May 22, 2020 by Alan Bentrup

On January 15, 1941, at the Stalag VIII-A prisoner-of-war camp, in Görlitz, Germany, a crowd of prisoners and Nazi guards gathered in a freezing hall to listen to a performance.

The make-shift orchestra, made up of four prisoners performing the four instruments available at the camp – a worn-out cello, piano, clarinet, and violin – became one of the most famous compositions to come out of the war years.

At the outset of World War II, French composer Olivier Messiaen was drafted into the French army and assigned to a non-combatant role. Nevertheless, in May 1940, as France was succumbing to the Nazi invasion, he was captured at Verdun and taken to a war camp in a town near the border of Germany and Poland.

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Topics: Mission, Worship
May 20, 2020 by Victor Conrado

Every month ECFVP offers five resources on a theme. This month we've asked Victor Conrado, Canon for Congregational Vitality and Formation in the Episcopal Diocese of New York, to share five resources that resonated with him. Please find his choices below. Please share this email with new members of your vestry and extend an invitation to subscribe to ECF Vital Practices to receive Vestry Papers and this monthly digest.

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Topics: Leadership, Change
May 20, 2020 by Victor Conrado

El Canónigo Victor Conrado, Canónigo para vitalidad y formación en la diócesis episcopal de Nueva York nos comparte los recursos que encontró en la Fundación de la Iglesia Episcopal que pueden usar con sus congregaciones y juntas parroquiales. Estos recursos nos ayuda a vivir nuestra fe y liderazgo durante esta pandemia.

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Topics: Leadership
May 19, 2020 by MaryBeth Ingram

I’m studying Matthew 9:35 – 10:23 for lay preacher school and Jesus is filled with compassion for the crowds because “they were harassed and helpless, like sheep without a shepherd.” He calls for laborers to help with the harvest at hand and sends out the disciples to proclaim and heal. Jesus did not call for biblical scholars, grand speech-makers, top-notch administrators, or anything other than ‘common laborers’.

I’m content to be a laborer and it’s from this place that I find such disappointment in the church’s response to the COVID-19 pandemic. All denominations come under my disappointment, none is singled out.

What you are about to read is my sense of things and mine alone, although I did see a glimmer of solidarity in a video from Consortium of Endowed Episcopal Parishes (CEEP), Mourning Our Changing Church, when I heard the comments of Micah T.J. Jackson, President, Bexley Seabury Seminary in Chicago. In any case, I know this is a minority view. Here goes.

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May 18, 2020 by Linda Buskirk

This morning just after sunrise I watched and listened to a fellowship of cardinals gathered high in a maple tree. I could hear them chirping, “The Lord be with you.” “And also with you,” as they hopped among branches, munching on the tasseled buds. Sure, they get to come together for communion, I thought enviously.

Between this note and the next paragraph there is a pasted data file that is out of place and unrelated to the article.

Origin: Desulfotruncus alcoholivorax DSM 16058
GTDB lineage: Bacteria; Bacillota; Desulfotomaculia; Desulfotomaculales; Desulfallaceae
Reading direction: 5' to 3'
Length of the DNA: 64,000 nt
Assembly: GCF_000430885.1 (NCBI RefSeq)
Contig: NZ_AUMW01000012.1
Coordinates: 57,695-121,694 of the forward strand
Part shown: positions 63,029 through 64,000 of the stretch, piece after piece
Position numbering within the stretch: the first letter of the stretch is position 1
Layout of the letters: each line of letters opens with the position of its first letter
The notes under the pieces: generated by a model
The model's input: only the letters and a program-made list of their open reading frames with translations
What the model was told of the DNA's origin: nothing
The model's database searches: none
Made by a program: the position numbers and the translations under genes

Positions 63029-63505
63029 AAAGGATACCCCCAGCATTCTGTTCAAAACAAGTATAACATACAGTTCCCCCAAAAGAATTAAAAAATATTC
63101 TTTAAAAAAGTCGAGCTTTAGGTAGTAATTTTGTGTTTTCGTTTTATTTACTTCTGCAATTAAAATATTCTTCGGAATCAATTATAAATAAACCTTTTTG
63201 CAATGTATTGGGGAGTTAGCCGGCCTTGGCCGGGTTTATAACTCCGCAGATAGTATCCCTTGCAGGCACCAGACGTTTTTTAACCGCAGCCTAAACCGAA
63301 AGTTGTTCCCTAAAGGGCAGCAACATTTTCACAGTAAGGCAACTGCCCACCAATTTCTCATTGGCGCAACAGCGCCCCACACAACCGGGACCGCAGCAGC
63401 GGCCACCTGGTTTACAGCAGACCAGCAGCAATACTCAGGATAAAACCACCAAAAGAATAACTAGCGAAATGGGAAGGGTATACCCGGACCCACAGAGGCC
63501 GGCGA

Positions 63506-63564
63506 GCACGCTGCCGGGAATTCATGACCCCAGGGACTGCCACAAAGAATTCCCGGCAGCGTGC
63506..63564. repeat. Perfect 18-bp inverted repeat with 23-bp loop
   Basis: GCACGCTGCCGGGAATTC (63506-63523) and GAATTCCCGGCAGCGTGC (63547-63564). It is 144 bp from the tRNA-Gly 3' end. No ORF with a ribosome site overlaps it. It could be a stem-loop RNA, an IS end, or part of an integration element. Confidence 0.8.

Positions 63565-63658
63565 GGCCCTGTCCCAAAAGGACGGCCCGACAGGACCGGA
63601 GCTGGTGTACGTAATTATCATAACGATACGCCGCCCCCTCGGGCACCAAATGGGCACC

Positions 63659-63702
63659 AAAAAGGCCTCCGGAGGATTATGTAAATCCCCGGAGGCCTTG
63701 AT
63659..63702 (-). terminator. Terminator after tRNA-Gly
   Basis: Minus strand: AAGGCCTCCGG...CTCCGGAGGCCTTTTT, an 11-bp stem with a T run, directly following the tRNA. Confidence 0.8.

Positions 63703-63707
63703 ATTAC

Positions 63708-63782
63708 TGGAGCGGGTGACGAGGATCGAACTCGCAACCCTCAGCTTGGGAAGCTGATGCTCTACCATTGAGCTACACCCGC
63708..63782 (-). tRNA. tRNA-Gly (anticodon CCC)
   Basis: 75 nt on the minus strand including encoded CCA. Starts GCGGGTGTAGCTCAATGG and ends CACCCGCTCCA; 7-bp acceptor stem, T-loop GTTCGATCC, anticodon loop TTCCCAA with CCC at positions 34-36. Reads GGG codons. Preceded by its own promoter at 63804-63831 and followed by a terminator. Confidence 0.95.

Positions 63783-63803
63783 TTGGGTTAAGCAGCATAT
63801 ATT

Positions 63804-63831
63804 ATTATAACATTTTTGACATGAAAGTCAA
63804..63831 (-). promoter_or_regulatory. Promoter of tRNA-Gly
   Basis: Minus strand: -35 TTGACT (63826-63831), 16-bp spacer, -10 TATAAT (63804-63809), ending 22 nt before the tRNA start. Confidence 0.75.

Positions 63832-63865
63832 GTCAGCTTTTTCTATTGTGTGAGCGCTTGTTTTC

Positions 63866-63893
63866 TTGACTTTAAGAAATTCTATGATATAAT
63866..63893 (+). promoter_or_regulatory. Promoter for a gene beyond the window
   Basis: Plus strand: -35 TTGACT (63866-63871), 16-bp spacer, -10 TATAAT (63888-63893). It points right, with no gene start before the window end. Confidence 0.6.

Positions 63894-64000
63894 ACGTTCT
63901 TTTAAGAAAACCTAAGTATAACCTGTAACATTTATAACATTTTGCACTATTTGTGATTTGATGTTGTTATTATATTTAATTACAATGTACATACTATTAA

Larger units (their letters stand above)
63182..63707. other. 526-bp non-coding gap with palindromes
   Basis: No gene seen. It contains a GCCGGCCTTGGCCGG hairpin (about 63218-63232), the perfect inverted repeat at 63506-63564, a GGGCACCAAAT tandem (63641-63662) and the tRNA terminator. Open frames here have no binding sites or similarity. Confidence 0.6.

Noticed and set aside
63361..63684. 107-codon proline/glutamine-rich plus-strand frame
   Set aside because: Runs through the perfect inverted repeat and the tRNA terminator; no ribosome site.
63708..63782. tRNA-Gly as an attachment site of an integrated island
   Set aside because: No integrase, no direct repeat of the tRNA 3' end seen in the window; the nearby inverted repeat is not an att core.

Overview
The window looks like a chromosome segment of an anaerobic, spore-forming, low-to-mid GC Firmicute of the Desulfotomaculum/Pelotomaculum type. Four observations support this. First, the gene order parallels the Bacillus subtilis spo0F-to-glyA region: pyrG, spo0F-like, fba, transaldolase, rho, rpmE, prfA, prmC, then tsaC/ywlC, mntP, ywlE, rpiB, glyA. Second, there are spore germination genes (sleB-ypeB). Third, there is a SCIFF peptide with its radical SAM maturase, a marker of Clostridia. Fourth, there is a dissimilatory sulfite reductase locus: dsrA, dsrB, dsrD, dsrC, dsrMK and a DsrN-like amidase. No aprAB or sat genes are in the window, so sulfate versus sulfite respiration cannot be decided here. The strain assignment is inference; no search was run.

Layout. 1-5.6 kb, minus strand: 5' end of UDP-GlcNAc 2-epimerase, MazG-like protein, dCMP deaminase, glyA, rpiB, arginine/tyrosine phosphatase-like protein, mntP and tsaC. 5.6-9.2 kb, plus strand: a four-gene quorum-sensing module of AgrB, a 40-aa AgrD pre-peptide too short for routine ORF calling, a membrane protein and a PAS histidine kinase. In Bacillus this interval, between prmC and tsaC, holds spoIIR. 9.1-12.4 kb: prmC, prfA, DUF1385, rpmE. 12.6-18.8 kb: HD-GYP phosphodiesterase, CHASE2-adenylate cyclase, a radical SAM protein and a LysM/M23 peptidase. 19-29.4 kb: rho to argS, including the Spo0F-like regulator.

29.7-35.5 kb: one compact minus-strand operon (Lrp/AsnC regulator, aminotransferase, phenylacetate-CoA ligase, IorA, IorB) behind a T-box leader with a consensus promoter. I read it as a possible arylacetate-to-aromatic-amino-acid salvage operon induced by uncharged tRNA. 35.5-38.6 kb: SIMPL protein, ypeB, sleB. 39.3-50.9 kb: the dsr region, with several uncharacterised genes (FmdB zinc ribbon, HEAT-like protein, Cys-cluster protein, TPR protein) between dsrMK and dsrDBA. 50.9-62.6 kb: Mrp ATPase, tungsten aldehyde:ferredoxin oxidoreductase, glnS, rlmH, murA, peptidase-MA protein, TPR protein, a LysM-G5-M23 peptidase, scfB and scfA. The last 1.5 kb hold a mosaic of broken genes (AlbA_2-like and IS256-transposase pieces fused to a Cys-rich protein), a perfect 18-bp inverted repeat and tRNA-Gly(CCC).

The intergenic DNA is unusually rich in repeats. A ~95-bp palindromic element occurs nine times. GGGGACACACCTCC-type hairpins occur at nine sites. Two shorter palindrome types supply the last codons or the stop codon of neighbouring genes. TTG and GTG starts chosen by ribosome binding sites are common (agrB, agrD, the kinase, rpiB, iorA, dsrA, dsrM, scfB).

Envy aside, I am grateful for opportunities – more than ever, actually – to participate in worship with hundreds of others, even with thousands on the National Cathedral’s Sunday morning live stream. There, after the bread and wine are blessed, we are led in the “spiritual communion” prayer by St. Alphonsus de Liguori (1696-1787):

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Topics: Worship
May 14, 2020 by Liz Perraud

There was that summer when a small construction project at our church and a burned-out Vacation Bible School (VBS) director meant we shifted from a traditional week of morning VBS to Wednesday evening intergenerational gatherings. And then there was that summer of major reconstruction when we couldn’t use the building or grounds and we opted to skip VBS altogether. Then along came COVID-19 in the spring of this year and the conversation and creativity took a whole new spin. Are we done spinning yet? Likely not.

I am a Christian education volunteer in my church and also serve as executive director of GenOn Ministries. For 60 years GenOn, a nonprofit organization, has partnered with churches to nurture, grow, and deepen intergenerational Christ-centered community. Excellent Vacation Bible School does that well. And so, in mid-March, we discussed how to support churches for at-home faith formation this summer.

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May 12, 2020 by Ken Howard

True confession: in my pre-COVID days, I always had good intentions about being a good neighbor. I thought about joining the neighborhood association, had casual conversations like “wouldn’t it be great to have a block party” but never made it happen, met people whom I intended to get together with but never did, but mostly, I would raise my hand and speak when passing, pick up trash when I saw it, and disappear into my backyard sanctuary for solitude, gardening, and fellowship with friends (most of whom are not neighbors).

This kind of describes a lot of pre-COVID 19 churches I know, too. They are friendly to their neighbors (the people and business owners), they care about the appearance of the neighborhood, they offer assistance to those in need… but often, friendly church members park in front of the church, enter the church doors, and find meaning, and fellowship with people like them inside the walls, and work to grow and nurture what they find there.

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Topics: Outreach